Submit a news tip

Zelda: Breath of the Wild dev on how the sound effects were made

Posted on April 15, 2023 by (@NE_Brian) in News, Switch, Wii U

zelda breath of the wild sound effects

Sound effects are an important aspect of game development, but it took on an especially big priority in The Legend of Zelda: Breath of the Wild. There’s a greater emphasis on exploration and nature, so it isn’t always filled with bombastic music that the series is known for.

In a piece published on Nintendo’s recruitment site, developer Takuro Yasuda provided some insight into the creation of sound effects in Zelda: Breath of the Wild. Interestingly, it was shared that he used his own voice for the Yiga Clan. Yasuda also touched on how he came up with the idea of different sounds being played for Link’s bag depending on which foot the character was stepping on.

Our full translation of the piece regarding sound effects in Zelda: Breath of the Wild is as follows: 

Telling Equipment Apart by Sound

The Legend of Zelda: Breath of the Wild is a game that treats the sounds of nature with great importance. When you step into the vast land, you hear not only the majestic background music, but also the sounds of wind, bugs buzzing, and birds chirping… As the person in charge of the sound effects in the game, I created sounds such as boulders rolling and even recorded my own voice to use for the voices of the ninja-like Yiga Clan.

Throughout my work on sound, one in particular that took some trial and error was the sound when the player (Link) walks while holding equipment. The equipment available includes swords, shields, and bows and arrows, which can be made of wood, metal, or even bone, so many combinations are possible. I wanted to make it so that players could tell what they had equipped just by listening.

I went to a specialized studio to record the equipment sounds. They had wooden sticks, pieces of metal, and even damaged roof tiles there, so I looked at the game as it was being developed with people from the development team and recorded various sounds by hitting and rubbing those items. I went to the same studio to record the sound of Link walking. We got some dirt, adjusted it to different hardness levels, and stepped on it in real life to record the sound of walking on different types of ground. There was an issue with that, though; I bought a huge piece of ice to record the sound of walking on ice, but the surface started melting immediately, so we had to hurry to record with it.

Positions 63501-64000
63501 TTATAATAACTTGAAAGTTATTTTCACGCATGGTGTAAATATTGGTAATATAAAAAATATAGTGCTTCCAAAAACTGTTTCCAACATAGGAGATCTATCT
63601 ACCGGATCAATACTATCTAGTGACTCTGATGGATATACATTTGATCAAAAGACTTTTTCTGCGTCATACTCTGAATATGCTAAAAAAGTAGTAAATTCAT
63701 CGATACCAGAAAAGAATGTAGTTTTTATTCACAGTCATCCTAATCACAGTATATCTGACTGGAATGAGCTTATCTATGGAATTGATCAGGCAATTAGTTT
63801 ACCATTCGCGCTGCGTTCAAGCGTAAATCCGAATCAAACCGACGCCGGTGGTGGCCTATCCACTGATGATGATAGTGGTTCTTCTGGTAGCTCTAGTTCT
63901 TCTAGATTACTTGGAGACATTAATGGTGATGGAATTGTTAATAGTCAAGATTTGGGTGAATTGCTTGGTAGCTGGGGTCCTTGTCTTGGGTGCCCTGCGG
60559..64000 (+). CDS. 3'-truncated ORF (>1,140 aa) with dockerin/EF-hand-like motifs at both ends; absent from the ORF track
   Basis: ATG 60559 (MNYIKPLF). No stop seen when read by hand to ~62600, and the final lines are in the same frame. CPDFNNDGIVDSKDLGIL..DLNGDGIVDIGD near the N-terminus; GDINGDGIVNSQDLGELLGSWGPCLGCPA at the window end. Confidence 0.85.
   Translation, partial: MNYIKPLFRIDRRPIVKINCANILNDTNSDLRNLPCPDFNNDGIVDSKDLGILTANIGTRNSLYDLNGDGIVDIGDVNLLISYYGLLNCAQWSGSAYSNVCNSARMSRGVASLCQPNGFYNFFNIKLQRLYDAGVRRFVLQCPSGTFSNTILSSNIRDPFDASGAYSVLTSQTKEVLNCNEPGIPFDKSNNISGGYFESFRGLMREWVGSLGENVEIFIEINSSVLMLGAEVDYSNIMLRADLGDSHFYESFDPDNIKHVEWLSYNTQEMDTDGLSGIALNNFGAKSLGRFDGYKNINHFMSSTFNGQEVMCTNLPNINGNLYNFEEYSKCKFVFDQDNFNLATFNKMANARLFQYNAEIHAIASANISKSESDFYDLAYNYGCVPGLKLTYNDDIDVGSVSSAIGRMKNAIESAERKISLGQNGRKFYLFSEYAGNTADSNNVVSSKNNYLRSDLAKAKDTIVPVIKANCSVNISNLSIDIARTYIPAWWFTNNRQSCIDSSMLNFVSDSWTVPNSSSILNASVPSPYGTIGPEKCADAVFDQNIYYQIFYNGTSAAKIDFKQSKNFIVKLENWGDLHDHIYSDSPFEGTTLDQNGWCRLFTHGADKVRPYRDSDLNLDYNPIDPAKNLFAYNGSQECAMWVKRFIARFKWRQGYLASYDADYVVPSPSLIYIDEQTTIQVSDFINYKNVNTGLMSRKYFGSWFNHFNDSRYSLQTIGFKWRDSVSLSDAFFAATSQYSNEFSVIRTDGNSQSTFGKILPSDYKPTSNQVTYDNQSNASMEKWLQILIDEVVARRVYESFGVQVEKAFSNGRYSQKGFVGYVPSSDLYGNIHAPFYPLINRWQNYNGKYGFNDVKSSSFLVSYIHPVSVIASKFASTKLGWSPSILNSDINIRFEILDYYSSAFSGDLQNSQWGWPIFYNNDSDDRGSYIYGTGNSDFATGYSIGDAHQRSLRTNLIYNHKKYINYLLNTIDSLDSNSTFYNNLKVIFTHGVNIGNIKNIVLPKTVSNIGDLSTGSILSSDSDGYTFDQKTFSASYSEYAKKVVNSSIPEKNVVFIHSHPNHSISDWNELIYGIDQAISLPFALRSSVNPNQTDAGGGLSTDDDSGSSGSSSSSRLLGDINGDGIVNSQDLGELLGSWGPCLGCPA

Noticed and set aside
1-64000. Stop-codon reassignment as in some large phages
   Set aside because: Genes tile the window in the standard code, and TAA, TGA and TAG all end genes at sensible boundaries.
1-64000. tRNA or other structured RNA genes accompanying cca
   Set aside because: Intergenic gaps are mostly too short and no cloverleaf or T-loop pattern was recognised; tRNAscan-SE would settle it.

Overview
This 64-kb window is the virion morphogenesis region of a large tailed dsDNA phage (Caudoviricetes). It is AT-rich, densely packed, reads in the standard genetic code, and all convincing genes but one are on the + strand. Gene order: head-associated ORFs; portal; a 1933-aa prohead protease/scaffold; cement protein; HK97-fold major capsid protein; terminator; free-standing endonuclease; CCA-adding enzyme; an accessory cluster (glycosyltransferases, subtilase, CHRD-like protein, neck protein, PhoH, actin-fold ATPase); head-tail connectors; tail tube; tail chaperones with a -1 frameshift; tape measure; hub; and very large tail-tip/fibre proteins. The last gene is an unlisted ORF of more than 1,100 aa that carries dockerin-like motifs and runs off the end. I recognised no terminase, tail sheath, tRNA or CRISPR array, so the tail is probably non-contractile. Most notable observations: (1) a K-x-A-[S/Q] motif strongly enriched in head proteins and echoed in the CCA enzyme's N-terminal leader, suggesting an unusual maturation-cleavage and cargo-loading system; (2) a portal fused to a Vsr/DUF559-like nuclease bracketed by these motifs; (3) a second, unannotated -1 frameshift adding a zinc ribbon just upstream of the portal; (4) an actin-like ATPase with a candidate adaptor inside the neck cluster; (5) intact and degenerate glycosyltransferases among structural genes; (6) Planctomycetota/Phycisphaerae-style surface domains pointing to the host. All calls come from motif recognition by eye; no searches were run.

zelda breath of the wild sound effects

Someone’s Shoulder Bag Gave Me an Idea

In this way, I recorded a variety of sounds and tried to make three types of equipment such as swords make noise all together at the same time, but the sounds were difficult to distinguish; it felt as if three people were speaking to you at once. Then I tried offsetting the three sounds from each other slightly, but I still felt that something was lacking.

That was when something I saw on a regular day on my way home from work became a big hint for me. There was somebody walking in front of me wearing a shoulder bag, and every time one of their feet hit the ground, their shoulder bag made noise. So I made it so that when Link steps with his right foot, only the shield makes noise, and when he steps with his left foot, the arrow makes noise, and then the sword at a slight offset. That was how I made it possible to tell them apart without losing the individual characteristics of each material.

When you play, you continually hear not only the sounds of the equipment, but also the sound of Link walking, so I was meticulous in creating that sound so the players could find it at least a little pleasant. The reason I was able to do that was because I had highly experienced seniors at Nintendo who generously taught me extremely specific and detailed tricks to sound creation that I could never have found by myself on the Internet. I am very satisfied with my job where I can take those subtle tricks passed down to me, interpret them in my own way, and put them into an entirely new work.

As it’s slightly related, we’ll also mention that we previously translated an interview with the Zelda: Breath of the Wild development team about the soundtrack. Head on over here to read it in full, which has talk about why the franchise’s usual music formula was changed and more.

Translation provided by Kim Louise Davis and and centurionnugget on behalf of Nintendo Everything.

If you use any of this translation, please be sure to source Nintendo Everything. Do not copy its full contents.


Leave a Reply

Manage Cookie Settings